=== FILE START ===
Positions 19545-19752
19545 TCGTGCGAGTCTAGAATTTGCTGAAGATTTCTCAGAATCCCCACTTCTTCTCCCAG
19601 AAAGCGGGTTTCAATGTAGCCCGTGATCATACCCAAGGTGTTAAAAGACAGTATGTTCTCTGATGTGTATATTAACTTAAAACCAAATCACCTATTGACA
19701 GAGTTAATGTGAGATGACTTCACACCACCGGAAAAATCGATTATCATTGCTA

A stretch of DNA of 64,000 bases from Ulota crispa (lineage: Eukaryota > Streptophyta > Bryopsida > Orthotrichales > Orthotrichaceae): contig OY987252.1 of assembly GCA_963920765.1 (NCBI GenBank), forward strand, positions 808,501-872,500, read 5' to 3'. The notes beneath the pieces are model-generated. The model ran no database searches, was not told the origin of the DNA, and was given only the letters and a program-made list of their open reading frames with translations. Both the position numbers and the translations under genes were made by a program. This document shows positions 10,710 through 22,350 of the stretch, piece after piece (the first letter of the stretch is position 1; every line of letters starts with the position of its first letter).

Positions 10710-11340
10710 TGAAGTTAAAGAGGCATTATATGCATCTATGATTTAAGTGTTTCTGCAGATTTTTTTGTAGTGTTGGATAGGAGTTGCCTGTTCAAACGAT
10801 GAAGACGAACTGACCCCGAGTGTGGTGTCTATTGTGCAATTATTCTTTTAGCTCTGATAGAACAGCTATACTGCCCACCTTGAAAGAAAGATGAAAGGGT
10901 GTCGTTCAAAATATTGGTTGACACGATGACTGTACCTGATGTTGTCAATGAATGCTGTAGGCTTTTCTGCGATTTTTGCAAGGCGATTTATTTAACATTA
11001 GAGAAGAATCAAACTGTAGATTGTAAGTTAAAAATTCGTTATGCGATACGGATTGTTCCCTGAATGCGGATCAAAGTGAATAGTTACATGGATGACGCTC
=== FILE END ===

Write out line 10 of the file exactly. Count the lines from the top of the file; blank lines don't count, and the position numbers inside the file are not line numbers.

11001 GAGAAGAATCAAACTGTAGATTGTAAGTTAAAAATTCGTTATGCGATACGGATTGTTCCCTGAATGCGGATCAAAGTGAATAGTTACATGGATGACGCTC